Cancer is everywhere. In my entire life, I’ve never met anyone whose life hasn’t been impacted by it in one way or another. For my part, there are two of my immediate family members, a few grandparents, some cousins, a couple of close friends, and any number of random acquaintances, who have each experienced a surreal moment in a room with a medical professional who said the big word. Bring on the heartache. Bring on the fear and uncertainty. Bring on the loss of control. Sorry, you are no longer the pilot of your own life. Cancer’s driving now.
But as omnipresent as cancer is in our lives, it’s still an incredibly personal experience. Individual cancer stories are not universal; they belong solely to the ones who write them. Only they can know what it felt like to hear their diagnoses, endure the subsequent tests and office visits, and make their peace with the risks of treatment. Only they can attest to the relief tinged with fear when the cancer slips away into hiding. Only they know what it’s like to never quite trust your body again. Those of us who haven’t yet faced this moment of mortality can only imagine. We can never really know. And this is what makes memoirs like Eve Ensler’s In the Body of the World (out in paper from Picador in February) so essential to the human experience. It’s also why, not having had cancer myself, I have always been a little afraid to write about it. Afraid to say the wrong thing. Afraid to inflict more pain.
I was in sixth grade the first time I realized cancer was even a thing. My family attended church that year, awkwardly trying to find religion though we’d never really looked for it before. There was a boy named Jacob in my youth group—dark, curly hair, dreamy blue eyes and the straightest, whitest smile. Dimples for days. He walked with this pair of shiny blue forearm crutches, which at the time didn’t seem weird to me, just another thing about him. I had always been a little different myself. Different seemed right. I spent more of those days than I’d like to admit just daydreaming about Jacob’s dimples or thinking up a joke I could tell him or something fascinating we could talk about. I wondered if he even knew my name. Despite all of that planning, we never quite had a first conversation. And then one Sunday he was just gone, and everyone was sad. I was stunned. Kids weren’t supposed to die. Something about leukemia, they said. Something about blood clots in his legs. I remember taking a bath that night and wondering if his ghost could see me. I imagined him holding my pruny wet hand.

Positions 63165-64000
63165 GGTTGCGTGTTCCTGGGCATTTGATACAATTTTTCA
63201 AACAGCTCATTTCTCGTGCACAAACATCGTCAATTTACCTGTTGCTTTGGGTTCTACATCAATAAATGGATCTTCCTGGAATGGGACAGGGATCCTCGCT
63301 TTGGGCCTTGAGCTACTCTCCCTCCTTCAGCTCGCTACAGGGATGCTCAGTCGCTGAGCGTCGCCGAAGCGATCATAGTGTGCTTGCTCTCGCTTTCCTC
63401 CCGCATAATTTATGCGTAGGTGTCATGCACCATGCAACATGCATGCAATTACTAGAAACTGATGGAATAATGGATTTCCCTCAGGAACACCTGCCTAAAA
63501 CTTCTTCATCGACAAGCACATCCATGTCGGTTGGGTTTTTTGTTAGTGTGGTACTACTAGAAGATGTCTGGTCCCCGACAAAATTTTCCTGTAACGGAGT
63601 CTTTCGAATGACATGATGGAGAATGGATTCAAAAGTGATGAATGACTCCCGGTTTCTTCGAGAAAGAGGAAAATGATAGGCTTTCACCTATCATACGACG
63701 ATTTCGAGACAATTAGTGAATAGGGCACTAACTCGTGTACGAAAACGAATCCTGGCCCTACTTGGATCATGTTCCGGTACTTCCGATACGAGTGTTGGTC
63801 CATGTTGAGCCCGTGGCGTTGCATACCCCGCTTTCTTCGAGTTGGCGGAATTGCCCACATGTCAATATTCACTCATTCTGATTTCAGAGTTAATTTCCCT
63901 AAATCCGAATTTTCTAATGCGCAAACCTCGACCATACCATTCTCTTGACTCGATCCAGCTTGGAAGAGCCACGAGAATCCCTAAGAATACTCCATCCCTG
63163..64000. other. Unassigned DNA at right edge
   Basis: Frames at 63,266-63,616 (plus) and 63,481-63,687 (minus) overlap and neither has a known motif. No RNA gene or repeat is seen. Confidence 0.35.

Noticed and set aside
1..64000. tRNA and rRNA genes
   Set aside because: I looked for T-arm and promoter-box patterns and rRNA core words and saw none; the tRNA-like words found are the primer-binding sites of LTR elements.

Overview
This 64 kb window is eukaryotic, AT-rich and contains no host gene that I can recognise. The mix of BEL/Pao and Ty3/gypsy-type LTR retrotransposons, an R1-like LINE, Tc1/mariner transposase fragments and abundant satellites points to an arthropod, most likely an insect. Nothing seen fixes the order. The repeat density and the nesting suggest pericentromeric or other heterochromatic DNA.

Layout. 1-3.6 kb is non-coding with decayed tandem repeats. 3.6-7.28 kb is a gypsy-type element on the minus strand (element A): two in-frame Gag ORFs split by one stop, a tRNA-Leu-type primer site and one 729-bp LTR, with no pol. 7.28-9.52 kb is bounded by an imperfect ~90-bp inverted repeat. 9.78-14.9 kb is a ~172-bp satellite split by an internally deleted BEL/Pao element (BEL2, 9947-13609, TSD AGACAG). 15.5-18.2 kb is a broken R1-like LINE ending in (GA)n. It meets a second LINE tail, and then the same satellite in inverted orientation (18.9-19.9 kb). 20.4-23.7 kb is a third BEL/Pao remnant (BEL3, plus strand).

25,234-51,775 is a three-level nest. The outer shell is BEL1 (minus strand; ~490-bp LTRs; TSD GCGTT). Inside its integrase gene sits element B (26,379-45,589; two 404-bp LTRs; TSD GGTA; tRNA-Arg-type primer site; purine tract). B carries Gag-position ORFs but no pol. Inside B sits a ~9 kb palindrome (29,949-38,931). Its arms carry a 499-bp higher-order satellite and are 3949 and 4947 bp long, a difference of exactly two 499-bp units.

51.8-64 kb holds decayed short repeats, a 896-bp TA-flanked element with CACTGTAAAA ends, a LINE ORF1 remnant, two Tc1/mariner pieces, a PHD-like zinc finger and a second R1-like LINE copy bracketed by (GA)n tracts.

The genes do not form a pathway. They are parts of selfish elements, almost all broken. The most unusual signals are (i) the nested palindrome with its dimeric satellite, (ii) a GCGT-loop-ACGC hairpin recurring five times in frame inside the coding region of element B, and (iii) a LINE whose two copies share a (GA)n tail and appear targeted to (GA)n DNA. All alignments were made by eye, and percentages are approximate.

We all have a cancer story. Hanging up in disbelief after a phone call. Crying in a locked car in the hospital parking lot because we can’t trust ourselves to walk into that room. Examining our bodies for signs of encroachment like stray lumps of abnormal cells. Quitting smoking. Eating more broccoli than anyone ever really wanted or avoiding it and feeding on guilt instead, because we feel a moral obligation to do everything we can to ward off this looming, stealthy intrusion. Cancer is simply a part of all of our lives, though none of us wants it there. It’s too visceral, too fathomable, too close. It obliterates the lives we thought we wanted, the job, the house, the car, the traveling, the family, the joy. It distills our glorious and varied human lives down to one primal need: survival. It takes things, like our feeling of relative safety, and never ever gives them back.
It’s awful, it’s horrible, we know it sucks. And the gifts that come from that fight for survival—the leaving behind of frivolous baggage, the peace found in a rare pain-free moment, the coming together of a community providing support—can never remotely make up for how crappy it is that anyone or anyone’s loved one will have to endure this kind of pain. But I’m glad for them anyway. I’m glad that writers like Eve Ensler have the guts left after punching cancer right in the face to do it again, but this time on the page. It’s completely selfish, my reason for reading cancer stories. I want to consume them, take them into my body and let them rest there awhile. I want to absorb the strength it took to go through that gauntlet and come out still kicking on the other side. I want to be the kind of person who would look cancer in the eye, unafraid, and take what comes. I want to know, should the big C ever come for me, that I’d be in good, good company. And maybe if I’m lucky, Jacob will hold my hand.
Cancer cells cover image: http://blacklemag.com/living/scientists-create-a-trap-for-cancer-cells/